Do not do this to your customers. Stop using these payment processing services that charge you insane amounts of money and screw your customers over. Spend a day (yes it only takes ONE day) and write your own that links to Google or PayPal. Or just use E-Junkie like I do. This is a customer facing system. When you bend your customers over with additional fees, cryptic error messages and other junk, they are not going to come back to you and say “please sir I would like some more”.
Also, respond to customer email within 24 hours. Don’t let it sit. Don’t give your customers a 7 hour window per day that you handle email. This is just bad.
I deleted their software, will be asking for a refund (IF they ever charge me) and I wrote the label by hand. I will not be going back to them any time in the future for any of their software unless they stop using Digital River.
Every once in a while I run across a situation that just amazes me. While this topic is not strictly about software development it is about the subject of the business of software.
Our customers give us money for something we have already written.
This is an important point to grasp. We write software once and sell it many times over with no production costs other than initial development. Unlike almost every other industry in the world we only have to write the software once! We do not have to produce something new every time a customer wants to purchase something from us.
As most of you know, Scotty is hosting a developer’s conference next year in England. To make this event even more enticing, he has just announced a Christmas offer.
Sign up for MacDev2009 before the 24th of December and get FREE copies of both Code Collector Pro and Changes App together worth over Â£40.
There are going to be some great speakers at this event and I am looking forward to it.
Now that the NDA has been lifted we can all finally come out of the closet :)
If you have not heard, O’Reilly is hosting a conference on November 18, 2008 to discuss all things iPhone. I have been invited to attend the conference as a Panelist.
Please come and join the conference, if nothing else, to heckle me :)
The list of speakers (as opposed to panelists), is quite impressive and definitely worth the trip.
A couple of weeks ago we discussed how to build frameworks and how to bundle them with a Cocoa application. This week we are going to build on that knowledge and add Plug-ins to a Cocoa application.
There are numerous situations where creating your own framework is advantageous. Perhaps you have a block of code that you use repeatedly in many different projects. Perhaps you are building a plug-in system for your application and want the infrastructure to be available both to the application and to any plugins that are coded.
A Cocoa framework is another project type in Xcode. The end result is a bundle, similar to an application bundle. Inside of this bundle is the compiled code you wrote and any headers that you want exposed. The headers are important. Without them, just like any other piece of Objective-C code, it is very hard to code against.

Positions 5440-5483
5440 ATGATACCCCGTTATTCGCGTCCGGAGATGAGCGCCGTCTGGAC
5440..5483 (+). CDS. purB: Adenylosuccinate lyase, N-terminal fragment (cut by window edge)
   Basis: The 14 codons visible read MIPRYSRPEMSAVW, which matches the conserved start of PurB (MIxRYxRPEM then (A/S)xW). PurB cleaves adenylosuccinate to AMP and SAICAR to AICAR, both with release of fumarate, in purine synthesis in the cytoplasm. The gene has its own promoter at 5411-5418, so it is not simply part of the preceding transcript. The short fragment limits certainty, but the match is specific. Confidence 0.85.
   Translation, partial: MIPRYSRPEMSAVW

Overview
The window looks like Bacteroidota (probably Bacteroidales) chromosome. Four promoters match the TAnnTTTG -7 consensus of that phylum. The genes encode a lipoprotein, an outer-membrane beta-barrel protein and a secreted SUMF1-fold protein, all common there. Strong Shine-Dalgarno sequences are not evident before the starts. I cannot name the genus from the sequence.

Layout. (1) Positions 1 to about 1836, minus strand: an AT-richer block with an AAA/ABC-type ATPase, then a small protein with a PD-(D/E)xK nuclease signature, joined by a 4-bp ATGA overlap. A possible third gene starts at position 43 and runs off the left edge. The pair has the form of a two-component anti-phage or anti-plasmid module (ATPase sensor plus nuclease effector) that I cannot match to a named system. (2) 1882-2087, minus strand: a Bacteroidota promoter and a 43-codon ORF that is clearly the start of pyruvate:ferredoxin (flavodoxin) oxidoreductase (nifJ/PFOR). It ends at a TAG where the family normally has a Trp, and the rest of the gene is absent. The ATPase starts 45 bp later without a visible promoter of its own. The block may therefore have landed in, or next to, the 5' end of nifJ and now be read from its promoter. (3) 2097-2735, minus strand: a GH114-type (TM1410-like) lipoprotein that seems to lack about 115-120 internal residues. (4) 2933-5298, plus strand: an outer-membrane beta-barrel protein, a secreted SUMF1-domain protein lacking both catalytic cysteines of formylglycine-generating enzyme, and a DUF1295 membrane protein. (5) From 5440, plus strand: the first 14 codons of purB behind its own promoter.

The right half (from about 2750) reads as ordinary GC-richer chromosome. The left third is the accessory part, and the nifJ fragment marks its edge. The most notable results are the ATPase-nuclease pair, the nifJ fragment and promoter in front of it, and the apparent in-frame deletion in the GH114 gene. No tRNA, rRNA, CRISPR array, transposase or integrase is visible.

Sync Services have come a long way in Leopard. Before Leopard it was an extremely complex operation that was almost completely manual. Needless to say, this sucked and it was probably one of the reasons it was shunned by most developers.
If you are using Core Data in a Leopard application then Sync Services is so trivial that you should be syncing if it makes sense. In this article we are going to cover syncing in a non-Core Data situation as that is quite a bit more complex.
If you have read the Sync Services documentation then you know it is complex. Let me dispel an illusion right away. It is hard. It is not poor documentation, syncing is very hard and very few people get it right. Take a look at Omnifocus to see an example of a company thinking it is easy and losing data. Therefore if you are expecting this subject to be trivial you will be disappointed.
In this example we will be syncing with the bookmarks schema and displaying them in a simple outline view. The outline view itself will be editable and those edits can be synced back. Not terribly useful but provides a very simple example. (more…)
Let us pretend for a moment that NSXMLDocument was not available to your Cocoa application for some reason. Perhaps you have low memory requirements, perhaps you are running on a slimmed down version of OS X. Whatever the reason, for the purposes of this exercise, NSXMLDocument does not exist.
Let us now assume that we have a requirement to parse an xml document quickly and without loading the entire tree into memory in a object structure. In a situation like this libxml comes in handy. Unfortunately it is quite a bit more complicated than calling alloc init on NSXMLDocument.
libxml is a C library that is included with all current releases of OS X. With this library we can quickly read in a document, scrape the information we need out of that document and avoid loading the entire tree into memory at once. In addition, libxml (and more specifically xmlReader) does this very quickly, far faster than NSXMLDocument which is very useful when you have a lower end CPU. In this project we are going to create a simple application that reads in an xml file containing a list of people, their names and their ages. For the purposes of demonstration we are going to load that data into an array of NSDictionary objects and display it in a standard Cocoa window.